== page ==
23. ADiff:

    The DREAM Act was aptly named. That's exactly what is was, a dream. It was a great vehicle for the Democratic Party to solidify their identity as the party representing Latino-Americans and opposed to the exploitation of immigrants for labor by maintaining a vast 'undocumented' labor pool. It was of equal value to conservative nativists by allowing the GOP to pose as the defender of traditional Anglo-Saxon English speaking material culture in the face of changing demographics that threaten to alter the overall mix of existing historic material culture. And for both it was a wonderful 'dog and pony show', since neither party actually supports either rational immigration reform or the limited measure of dealing with the tragedy of those Americans who were brought here as children, know no other homeland or culture, and are in the limbo of that 'undocumented' status through no fault of their own regardless any evidence of commitment to being Americans (i.e. investments in education, service in U.S. Armed Forces, &etc). Apparently just allowing such persons the conditional right to remain here while pursing formal citizenship is too much for the large Labor Unions, and off-shoring firms to tolerate...probably because of the fundamental questions about residency, labor status and naturalization it might ultimately raise.

  24. Jon:

    Laws of man are arbitrary and of no consequence. Natural law rules, if man makes laws contrary to natural then they have no binding.

  25. Dan:

    Love your comments on God and couldn't agree more!

  26. Martel:

    Is it possible that your defense of illegal Mexican immigration derives, at least in part, from the probability that your company employs a lot of gardeners and grounds people who are here illegally?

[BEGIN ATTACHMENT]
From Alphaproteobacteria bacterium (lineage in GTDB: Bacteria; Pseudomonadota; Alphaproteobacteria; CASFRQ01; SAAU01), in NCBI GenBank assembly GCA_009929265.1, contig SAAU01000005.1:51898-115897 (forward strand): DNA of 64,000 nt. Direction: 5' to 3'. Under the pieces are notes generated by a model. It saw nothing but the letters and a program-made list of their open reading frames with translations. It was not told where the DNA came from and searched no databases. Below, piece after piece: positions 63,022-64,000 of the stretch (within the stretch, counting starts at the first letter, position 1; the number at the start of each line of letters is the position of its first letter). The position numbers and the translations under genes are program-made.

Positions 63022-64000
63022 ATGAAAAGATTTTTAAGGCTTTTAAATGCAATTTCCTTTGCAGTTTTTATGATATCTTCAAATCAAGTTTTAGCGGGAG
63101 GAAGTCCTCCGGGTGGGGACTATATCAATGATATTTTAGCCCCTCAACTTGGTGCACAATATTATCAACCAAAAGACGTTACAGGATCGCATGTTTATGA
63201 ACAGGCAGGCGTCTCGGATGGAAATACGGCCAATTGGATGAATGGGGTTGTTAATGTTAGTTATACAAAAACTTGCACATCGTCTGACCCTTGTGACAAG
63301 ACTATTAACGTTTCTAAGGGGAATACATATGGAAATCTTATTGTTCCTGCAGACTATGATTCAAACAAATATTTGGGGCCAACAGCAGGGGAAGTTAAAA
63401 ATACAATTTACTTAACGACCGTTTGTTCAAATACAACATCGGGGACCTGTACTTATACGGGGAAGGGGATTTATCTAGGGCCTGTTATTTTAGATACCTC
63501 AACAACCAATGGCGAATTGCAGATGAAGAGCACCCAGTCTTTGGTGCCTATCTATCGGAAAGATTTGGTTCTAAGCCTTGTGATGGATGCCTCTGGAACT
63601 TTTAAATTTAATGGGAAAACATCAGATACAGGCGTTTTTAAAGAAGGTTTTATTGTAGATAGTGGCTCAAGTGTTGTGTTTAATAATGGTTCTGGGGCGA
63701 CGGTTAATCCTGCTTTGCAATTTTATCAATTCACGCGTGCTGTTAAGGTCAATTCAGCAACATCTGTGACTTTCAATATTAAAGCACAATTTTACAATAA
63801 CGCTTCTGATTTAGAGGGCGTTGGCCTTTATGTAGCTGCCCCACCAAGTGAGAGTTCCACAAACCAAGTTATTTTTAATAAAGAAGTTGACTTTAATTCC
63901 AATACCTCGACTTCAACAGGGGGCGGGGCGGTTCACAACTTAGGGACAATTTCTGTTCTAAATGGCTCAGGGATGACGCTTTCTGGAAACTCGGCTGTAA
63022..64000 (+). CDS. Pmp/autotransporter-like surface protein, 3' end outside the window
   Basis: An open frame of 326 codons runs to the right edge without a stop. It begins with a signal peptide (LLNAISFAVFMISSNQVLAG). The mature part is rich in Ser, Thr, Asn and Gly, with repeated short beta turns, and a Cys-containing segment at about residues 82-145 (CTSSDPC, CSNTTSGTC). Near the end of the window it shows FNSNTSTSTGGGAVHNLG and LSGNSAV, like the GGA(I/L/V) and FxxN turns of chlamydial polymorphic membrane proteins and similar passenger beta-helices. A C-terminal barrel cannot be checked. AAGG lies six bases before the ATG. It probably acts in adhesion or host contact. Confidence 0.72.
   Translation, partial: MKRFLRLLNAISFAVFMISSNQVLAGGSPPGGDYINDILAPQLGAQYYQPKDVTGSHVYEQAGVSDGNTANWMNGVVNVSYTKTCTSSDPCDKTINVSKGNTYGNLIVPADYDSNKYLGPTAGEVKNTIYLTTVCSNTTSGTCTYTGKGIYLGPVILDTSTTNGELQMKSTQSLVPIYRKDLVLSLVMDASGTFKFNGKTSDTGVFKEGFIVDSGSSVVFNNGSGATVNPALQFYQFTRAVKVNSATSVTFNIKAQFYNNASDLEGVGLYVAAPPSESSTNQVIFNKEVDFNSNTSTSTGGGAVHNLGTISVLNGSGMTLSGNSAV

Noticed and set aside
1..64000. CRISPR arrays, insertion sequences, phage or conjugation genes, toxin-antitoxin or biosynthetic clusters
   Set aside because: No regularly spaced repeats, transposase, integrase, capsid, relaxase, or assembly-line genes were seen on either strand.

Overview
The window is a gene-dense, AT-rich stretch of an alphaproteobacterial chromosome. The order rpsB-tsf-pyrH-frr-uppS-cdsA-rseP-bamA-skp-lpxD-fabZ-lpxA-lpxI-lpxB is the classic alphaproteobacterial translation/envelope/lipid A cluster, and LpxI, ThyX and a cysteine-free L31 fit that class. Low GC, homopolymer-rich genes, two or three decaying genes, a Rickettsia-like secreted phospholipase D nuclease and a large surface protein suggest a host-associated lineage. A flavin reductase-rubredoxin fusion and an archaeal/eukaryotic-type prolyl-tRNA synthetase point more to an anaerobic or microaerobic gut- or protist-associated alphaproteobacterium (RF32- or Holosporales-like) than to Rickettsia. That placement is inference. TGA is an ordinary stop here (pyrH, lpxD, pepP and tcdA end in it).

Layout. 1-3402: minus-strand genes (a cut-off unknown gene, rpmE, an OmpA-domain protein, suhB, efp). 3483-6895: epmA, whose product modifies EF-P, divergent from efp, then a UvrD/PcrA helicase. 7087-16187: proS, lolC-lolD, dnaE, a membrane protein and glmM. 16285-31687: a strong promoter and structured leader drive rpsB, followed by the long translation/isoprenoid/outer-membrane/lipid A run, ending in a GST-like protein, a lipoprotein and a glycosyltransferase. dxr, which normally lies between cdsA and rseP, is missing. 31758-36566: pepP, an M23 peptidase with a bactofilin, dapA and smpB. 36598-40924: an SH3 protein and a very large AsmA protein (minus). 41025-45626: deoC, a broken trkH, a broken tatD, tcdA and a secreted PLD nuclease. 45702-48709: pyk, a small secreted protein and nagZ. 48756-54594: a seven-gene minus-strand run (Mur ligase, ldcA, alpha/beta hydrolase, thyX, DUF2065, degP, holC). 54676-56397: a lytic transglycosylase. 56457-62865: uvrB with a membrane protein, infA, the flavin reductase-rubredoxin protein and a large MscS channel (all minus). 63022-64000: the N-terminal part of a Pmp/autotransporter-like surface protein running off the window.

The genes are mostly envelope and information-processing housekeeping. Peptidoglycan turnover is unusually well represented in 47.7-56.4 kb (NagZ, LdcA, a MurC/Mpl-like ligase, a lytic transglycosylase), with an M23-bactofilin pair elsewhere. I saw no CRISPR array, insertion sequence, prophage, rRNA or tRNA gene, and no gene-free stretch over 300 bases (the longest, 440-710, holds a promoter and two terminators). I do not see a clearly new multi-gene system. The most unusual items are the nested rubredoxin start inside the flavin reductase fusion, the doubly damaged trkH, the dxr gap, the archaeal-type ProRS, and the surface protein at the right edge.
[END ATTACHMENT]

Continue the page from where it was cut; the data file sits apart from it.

I have a warm spot in my heart for Mexico and Mexicans, having spent two years of my college education in Mexico plus an additional year in Chile. In the past I thought the ideal would be open borders for everyone, just like between U.S. states. But I now accept that we don't have a utopia of open borders for practical reasons of reciprocity. Completely opening our border to Mexicans doesn't mean Mexico will open its borders to us. That's just the way nations work. We have two separate legal systems and that's unlikely to change soon.

    To say that Mexicans, or any other nationality is welcome in the U.S. by virtue of simply getting here ignores the laws we have, as citizens, agreed to live under. The solution isn't to ignore the law. The solution is to change the law so that Mexican workers are free to come here legally and be employed by companies such as yours. This does not require granting these workers citizenship. U.S. citizenship is precious and should not be given out like food stamps or department store coupons.

  27. Mesa Econoguy:

    How should/does one rally one's "kith"?

  28. Dale:

    The DREAM Act would reward crime, not just not punish it (as if you got a reward for being caught on the speed camera). If Jose family entered illegally and had us pay for his high school, he gets the reward. Garcia, whose family obeyed the law and educated him in Mexico, is not eligable.

  29. thebastidge:

    Warren, I agree with you on many points, and cite your discussions all the time. But on this you are wrong on several points.